Home » Metro/Health » Reducing chemical emissions can benefit businesses in many ways

Matching grants are available to greatly reduce costs

 

By Isaac Peterson

Contributing Writer

 

Last week we introduced MSR readers to environmental disparities affecting communities of color and how the Minnesota Pollution Control Agency (MPCA) and the Minnesota Technical Assistance Program (or MnTAP, a program at the University of Minnesota) have teamed up to offer small businesses owned by people of color the means to become part of the solution rather than part of the problem. Because the cost of complying with new regulations to reduce volatile organic compounds (VOCs) could be prohibitive for many such businesses, a new grant program has been developed to assist them.

 

Grants are available to businesses owned by people of color to help meet the cost of switching to waterborne solvents and paint to reduce VOCs in the environment.  Photo courtesy of MPCA

Grants are available to businesses owned by people of color to help meet the cost of switching to waterborne solvents and paint to reduce VOCs in the environment.
Photo courtesy of MPCA

To help businesses meet those skyrocketing costs and keep the companies in compliance with the expected upcoming regulations, the MPCA is offering matching grant funds up to $100,000. Reducing your VOCs can help your business save money because it reduces the amount of hazardous waste you need to dispose of and be permitted for, helps you use less chemicals in your operations, and gives you the ability to promote your green business to the local community.

It also means less exposure and better health for workers and helps keep us within federal ozone standards. The MPCA/MnTAP partnership also offers free technical assistance to determine the most effective ways your individual facility or business can reduce VOC emissions.

The grants will help small businesses in Minnesota such as auto body shops, print shops and dry cleaners take steps to help reduce VOCs. “The challenges we face with air quality today are mainly from the smaller but numerous sources all around us,” said MPCA Commissioner John Linc Stine. “Voluntary actions are an important part of the solution. Most small-business owners know how to cut down on their harmful air emissions. We’re glad to be able to offer some support to help get things rolling.”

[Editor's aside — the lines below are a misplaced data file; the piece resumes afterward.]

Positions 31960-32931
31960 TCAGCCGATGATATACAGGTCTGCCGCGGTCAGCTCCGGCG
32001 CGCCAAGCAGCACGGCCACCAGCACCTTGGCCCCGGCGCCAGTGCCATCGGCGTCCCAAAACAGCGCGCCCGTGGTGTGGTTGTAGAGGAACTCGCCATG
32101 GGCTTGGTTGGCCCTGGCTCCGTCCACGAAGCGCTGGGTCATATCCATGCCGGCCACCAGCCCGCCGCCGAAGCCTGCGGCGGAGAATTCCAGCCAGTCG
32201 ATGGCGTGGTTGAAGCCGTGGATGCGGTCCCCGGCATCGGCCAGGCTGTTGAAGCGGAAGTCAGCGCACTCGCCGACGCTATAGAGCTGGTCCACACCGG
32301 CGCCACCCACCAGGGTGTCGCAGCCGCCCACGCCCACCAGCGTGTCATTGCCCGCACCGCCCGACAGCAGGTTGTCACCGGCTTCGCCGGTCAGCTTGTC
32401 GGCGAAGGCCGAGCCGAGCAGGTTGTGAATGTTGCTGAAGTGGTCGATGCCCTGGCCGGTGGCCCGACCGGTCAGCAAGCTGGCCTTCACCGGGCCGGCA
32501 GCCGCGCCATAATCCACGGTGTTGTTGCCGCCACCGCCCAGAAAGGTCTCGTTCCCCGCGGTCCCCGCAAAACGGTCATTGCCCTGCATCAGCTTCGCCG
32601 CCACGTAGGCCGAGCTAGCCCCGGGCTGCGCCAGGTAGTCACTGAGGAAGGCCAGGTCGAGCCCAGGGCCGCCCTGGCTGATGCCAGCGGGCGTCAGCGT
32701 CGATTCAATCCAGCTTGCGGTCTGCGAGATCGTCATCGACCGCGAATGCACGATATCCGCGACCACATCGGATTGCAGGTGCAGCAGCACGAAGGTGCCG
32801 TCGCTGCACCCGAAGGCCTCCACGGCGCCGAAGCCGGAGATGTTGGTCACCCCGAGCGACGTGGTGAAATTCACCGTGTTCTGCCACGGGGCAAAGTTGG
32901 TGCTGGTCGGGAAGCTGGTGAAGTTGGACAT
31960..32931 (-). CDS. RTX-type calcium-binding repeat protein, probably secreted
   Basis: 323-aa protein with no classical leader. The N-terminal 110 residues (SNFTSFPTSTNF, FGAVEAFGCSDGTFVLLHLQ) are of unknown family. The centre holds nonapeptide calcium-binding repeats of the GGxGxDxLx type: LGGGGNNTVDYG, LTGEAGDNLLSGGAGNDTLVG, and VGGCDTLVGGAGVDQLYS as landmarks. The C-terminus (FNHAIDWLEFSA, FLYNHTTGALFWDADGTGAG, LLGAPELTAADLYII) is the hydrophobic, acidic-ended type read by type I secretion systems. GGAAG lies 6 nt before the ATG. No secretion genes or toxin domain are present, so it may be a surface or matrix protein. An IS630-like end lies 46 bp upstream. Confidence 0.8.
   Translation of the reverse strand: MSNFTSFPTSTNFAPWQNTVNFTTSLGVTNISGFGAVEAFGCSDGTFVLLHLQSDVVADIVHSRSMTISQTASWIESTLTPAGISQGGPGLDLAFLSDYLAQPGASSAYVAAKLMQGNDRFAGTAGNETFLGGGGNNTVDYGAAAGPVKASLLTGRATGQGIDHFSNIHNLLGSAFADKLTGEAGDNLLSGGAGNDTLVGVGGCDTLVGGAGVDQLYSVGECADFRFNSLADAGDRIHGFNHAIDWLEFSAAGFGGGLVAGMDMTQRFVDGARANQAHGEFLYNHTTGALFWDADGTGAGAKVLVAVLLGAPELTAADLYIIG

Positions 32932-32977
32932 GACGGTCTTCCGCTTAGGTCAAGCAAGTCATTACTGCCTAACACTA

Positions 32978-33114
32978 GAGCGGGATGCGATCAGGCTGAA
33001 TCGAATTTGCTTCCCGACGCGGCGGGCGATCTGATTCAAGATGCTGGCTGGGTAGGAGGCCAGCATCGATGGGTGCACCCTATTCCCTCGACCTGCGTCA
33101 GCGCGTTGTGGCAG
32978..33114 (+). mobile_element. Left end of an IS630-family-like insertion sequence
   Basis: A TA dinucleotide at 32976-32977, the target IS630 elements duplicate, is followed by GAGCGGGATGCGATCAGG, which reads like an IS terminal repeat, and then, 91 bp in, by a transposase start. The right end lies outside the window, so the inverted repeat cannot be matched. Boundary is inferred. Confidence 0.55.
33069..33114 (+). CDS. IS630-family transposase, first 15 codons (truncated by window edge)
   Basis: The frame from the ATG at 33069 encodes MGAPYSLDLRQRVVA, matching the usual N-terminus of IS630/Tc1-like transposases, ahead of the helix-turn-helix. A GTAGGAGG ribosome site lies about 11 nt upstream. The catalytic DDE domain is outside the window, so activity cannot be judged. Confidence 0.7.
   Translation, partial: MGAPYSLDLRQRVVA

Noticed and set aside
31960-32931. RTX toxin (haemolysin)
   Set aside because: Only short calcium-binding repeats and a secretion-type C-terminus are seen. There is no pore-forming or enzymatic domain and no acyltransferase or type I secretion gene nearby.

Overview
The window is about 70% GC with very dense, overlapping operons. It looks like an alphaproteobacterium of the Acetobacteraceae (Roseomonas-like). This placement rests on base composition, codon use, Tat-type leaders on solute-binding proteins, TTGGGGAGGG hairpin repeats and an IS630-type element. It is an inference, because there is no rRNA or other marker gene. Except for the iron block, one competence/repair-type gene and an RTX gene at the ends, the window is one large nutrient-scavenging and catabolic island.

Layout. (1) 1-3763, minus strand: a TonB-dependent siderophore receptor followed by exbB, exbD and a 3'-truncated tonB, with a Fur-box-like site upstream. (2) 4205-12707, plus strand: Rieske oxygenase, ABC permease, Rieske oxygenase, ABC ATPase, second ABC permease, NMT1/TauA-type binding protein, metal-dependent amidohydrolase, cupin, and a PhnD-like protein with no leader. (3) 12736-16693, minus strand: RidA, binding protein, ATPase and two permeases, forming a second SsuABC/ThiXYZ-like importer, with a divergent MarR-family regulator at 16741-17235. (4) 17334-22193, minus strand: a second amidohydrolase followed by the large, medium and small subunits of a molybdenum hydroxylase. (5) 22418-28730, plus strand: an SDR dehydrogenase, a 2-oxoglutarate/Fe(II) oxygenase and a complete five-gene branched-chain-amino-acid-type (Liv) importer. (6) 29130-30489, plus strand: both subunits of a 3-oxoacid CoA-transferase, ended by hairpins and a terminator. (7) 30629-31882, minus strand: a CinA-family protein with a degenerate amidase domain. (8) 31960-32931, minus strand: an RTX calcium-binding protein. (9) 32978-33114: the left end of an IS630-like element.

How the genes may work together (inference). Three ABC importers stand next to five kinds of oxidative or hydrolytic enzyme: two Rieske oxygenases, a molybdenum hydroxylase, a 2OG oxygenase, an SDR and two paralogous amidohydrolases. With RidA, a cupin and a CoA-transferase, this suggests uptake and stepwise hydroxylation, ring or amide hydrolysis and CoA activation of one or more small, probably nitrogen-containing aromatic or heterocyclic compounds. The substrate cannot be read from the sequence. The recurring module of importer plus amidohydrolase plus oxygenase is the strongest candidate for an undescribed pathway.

In addition to lowering your effect on the environment, reducing the VOCs you use can directly benefit your business by helping you:

• Save money — you’ll have less to buy and dispose of by implementing modern technologies and more efficient methods

• Provide a healthier work environment, which can increase worker retention and reduce absenteeism

• Improve worker health and productivity

• Use less personal protective equipment (PPE)

• Reduce regulatory obligations

• Reduce fire risk

 

How does the program work?

Grants can be up to $100,000. You are only required to match 10 percent of it, so a $10,000 upgrade might only cost you $1,000. And your match can be an in-kind donation, such as staff time.

The MPCA and MnTAP are available to help you figure out the best ways to reduce VOCs in your shop. MnTAP provides free industry-tailored technical assistance. Your jobbers and suppliers are great sources of ideas, too.

The grants can be used to pay for equipment and product changes, but those are just the tip of the iceberg. Because VOCs are present in so many products and processes throughout so many businesses, a wide variety of project costs will qualify for grants.

To get you started, here are some projects to think about undertaking to reduce VOC emissions:

• Switching to waterborne solvents and paint

• Switching to low-VOC reducers or thinners

• Installing solvent recovery stills

•Upgrading/replacing process equipment that uses less chemicals or perhaps does the job without VOC chemicals or purchasing energy-efficient equipment.

MnTAP can give you additional suggestions and assistance. If you have never applied for a grant or need help with the application process, staff at MnTAP can help you put together your application.

To discuss your ideas or work on your grant application, contact Karl DeWahl at MnTAP at 612-624-4645 or [email protected].

Act soon — grant applications are due by August 13, 2014.

 

For more information on the MPCA VOC program, visit www.pca.state.mn.us/voc or contact Eric David at [email protected] or call him at 651-757-2218.

Next week: How some businesses have already taken advantage of MPCA/MnTAP grant opportunities.

 

Isaac Peterson welcomes reader responses to [email protected].

 

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